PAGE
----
(I called this a ROC curve when I posted two years ago, but it's really the empirical CDF of the p-values.)

Let's set up a hypothesis test of $H_0: \theta=\theta_0$ versus $H_1: \theta\ne\theta_0$, and let's say that I have two techniques to assess this (say equal-variance t-test versus unequal-variance Welch test for $\theta=\mu$). To compare the techniques, I have run some simulations and tracked how many rejections I get at $\alpha=0.05$.

My group tends to like $\alpha=0.05$, so I think this is enough for my bosses, but it's not enough for me. Maybe one test is more powerful at $\alpha=0.05$ but the other test is more powerful at $\alpha=0.01$ or $\alpha=0.06$. This balance of $\alpha$ and power reminds me of ROC curves in binary classification. In fact, I can draw a ROC curve for how powerful a hypothesis test is at various $\alpha$-levels, and I can calculate the AUC.

(I am open to suggestions on better ways to calculate AUC than what I give in my R code below, but I do not want that to be the focus of this question.)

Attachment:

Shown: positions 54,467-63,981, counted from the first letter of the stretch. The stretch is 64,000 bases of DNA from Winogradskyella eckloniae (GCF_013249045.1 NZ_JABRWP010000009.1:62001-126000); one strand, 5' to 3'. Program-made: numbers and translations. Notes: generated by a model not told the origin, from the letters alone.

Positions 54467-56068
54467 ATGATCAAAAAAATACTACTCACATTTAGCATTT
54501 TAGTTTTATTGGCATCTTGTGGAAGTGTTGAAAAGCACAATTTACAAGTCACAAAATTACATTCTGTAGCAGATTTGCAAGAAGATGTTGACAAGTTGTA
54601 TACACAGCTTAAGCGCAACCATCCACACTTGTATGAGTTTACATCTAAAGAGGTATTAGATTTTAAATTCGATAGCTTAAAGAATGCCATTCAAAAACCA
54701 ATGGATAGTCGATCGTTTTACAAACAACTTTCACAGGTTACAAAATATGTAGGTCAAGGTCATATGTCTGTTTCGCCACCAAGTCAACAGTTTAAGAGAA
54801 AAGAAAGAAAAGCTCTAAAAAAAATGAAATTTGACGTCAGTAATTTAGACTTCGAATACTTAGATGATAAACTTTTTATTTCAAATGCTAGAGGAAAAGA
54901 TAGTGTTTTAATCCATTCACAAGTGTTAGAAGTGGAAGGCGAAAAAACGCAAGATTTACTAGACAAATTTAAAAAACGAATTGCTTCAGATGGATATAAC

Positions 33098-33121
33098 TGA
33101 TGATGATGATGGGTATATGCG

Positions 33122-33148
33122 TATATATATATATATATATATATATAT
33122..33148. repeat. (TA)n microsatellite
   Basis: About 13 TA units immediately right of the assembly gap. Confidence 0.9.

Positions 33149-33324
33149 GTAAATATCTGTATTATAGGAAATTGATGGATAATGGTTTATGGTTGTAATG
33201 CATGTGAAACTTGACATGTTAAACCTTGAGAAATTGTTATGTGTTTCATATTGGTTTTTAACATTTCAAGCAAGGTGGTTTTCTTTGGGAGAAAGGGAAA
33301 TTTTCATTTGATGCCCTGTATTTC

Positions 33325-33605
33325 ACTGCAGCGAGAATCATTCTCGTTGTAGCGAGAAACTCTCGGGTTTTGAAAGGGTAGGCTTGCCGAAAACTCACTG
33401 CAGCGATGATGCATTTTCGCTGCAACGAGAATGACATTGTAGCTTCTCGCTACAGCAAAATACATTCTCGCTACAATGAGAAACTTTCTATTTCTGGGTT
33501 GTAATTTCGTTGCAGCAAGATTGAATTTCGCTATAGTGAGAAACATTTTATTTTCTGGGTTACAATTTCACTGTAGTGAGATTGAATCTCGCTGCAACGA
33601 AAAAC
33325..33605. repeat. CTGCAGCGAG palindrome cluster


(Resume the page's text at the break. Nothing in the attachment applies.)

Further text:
R <- 100 # more repititions in my real work, more like 10000
alphas <- seq(0,1,0.025) # finer spacing in my real work: seq(0,1,0.001)
Ps <- rep(NA,R)
for (i in 1:R){
    x <- rnorm(40,0,1)
    y <- rnorm(40,0.5,1)
    Ps[i] <- t.test(x,y,var.equal=T)$p.value}
plot(alphas, ecdf(Ps)(alphas), xlab="alpha", ylab="power", main="ROC")
abline(a=0, b=1, lty=3)
auc <- sum(ecdf(Ps)(alphas))/length(alphas) # area under the curve
power_05 <- length(Ps[Ps<=0.05])/R # power at alpha=0.05
auc # 0.8856098
power_05 # 0.57

Plot of ROC

The power at any given $\alpha$-level makes sense to me. However, what does the AUC of a test mean? There are two issues for me.

  1. Should anyone care how the test performs at, say, $\alpha=0.9$?

  2. Does bigger AUC mean more power to reject the same way that more rejections at $\alpha=0.05$ means more power to reject?

Has anyone explored AUC in this way?


1 Answer 1


I can't think why anyone would care how the test performs at $\alpha \simeq 0.9$, per se. However, the ROC curve is monotonically increasing, so the power at $\alpha\simeq 0.9$ bounds the power elsewhere. In practice the bound is likely to be very weak for $\alpha \lesssim 0.1$ or so of actual interest.

Let's consider the average power $$ \int power(\alpha) p(\alpha) d\alpha $$ since power depends on $\alpha$, this depends on the distribution of $\alpha$, $p(\alpha)$. Thus the AUC corresponds to the expected power for a uniform distribution over $(0, 1)$, $$ \text{AUC} = \int power(\alpha) d\alpha. $$ So the AUC tells us something about the power averaged across $\alpha$ (or specificity since that is $1-\alpha$).

In other words, in answer to your second question, greater AUC tells us a test has more power when averaged uniformly over specificity.


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